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Bavaria Statue and Ruhmeshalle

BAVARIA STATUE AND RUHMESHALLE: If you’ve ever wanted to get inside the head of a beautiful woman, Munich’s statue of Bavaria is about to grant your wish.

bavaria statue
VIVA BAVARIA: The statue represents the patron saint of the land. Photo by abhijeet.rane.

You can scale the 126 steps through this colossal dame’s bronze body to the tiny viewing room inside her head. It’s a good 30m above the Theresienwiese, the asphalt field where the Oktoberfest is held.
There are terrific views across Munich from inside Bavaria's head, but you may want to think twice about the climb on very hot days, when it feels like a sauna.
The views are particularly stunning when Oktoberfest is in full swing.

Bavaria dons a bear’s fur, robe and sword and a lion, another state symbol, sits nearby.

The north face

Though she stands for all that’s great about this fiercely patriotic southern German state, her face is actually modelled on…a Berliner!
Sculpture Ludwig von Schwanthaler chose a Berlin girl called Cornelia to grace Bavaria’s dial. She was designed with the seminal “Germanic” beauty in mind.

bavaria-statue-munich
EARLIER TIMES: The Bavaria Statue looking over the Theresienwiese when it was a grassy field. From a painting by Rudolph Epp from about 1900.

Metalworks chief Ferdinand von Miller had the Bavaria Statue finished in 1850. At the time it was the biggest bronze statue made since antiquity. Von Miller made several copies of her little finger to give away as gifts.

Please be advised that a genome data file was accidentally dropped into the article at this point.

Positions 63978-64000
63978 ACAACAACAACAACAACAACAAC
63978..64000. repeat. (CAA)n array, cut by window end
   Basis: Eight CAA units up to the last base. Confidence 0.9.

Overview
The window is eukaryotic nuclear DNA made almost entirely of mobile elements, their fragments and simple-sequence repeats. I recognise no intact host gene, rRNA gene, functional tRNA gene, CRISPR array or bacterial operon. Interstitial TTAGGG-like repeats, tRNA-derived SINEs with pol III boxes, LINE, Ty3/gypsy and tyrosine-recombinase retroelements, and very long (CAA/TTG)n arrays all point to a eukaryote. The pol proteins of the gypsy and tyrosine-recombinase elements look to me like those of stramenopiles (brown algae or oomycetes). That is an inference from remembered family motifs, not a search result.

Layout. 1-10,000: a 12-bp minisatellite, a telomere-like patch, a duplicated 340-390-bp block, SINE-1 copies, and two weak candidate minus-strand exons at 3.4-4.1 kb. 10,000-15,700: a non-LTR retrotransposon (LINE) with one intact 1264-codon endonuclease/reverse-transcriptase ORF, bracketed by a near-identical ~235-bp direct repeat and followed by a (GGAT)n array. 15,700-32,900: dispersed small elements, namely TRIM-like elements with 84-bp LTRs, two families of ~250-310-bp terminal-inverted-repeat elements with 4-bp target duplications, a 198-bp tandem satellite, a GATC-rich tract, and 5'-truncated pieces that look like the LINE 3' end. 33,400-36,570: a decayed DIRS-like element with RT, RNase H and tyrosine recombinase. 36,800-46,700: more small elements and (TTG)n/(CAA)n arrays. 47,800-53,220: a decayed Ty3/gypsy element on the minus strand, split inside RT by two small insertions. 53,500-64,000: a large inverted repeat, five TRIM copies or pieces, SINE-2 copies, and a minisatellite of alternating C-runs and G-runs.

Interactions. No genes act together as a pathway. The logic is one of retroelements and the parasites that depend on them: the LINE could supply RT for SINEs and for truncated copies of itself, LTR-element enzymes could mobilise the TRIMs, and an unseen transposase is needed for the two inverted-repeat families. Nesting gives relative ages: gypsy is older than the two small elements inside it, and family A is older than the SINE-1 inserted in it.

They were said to be able to hold “three good Bavarian Maß” of beer. One of these digits is on display at the Munich City Museum (Münchener Stadtmuseum) across town.

Famous faces

Bavaria is framed by the Ruhmeshalle (Hall of Fame) displaying busts of the state’s leading lights. The hall’s three wings are home to the busts of about 100 famous Bavarian leaders, artists and scientists.
It was a boys’ club up until 2000, when busts of actor Clara Ziegler and writer Lena Christ were added. Leo von Klenze designed this Doric-columned hall, built 1843-1853.

The details

Location: Theresienwiese, Theresienhöhe 16
Cost:
€3, concession €2
Open:
April to mid-October, daily 9am to 7pm und to 8pm during Oktoberfest.
Directions: Take U-Bahn No. 4 or 5 to Theresienwiese. It’s a few hundred metres’ walk south-west across the field to the statue.

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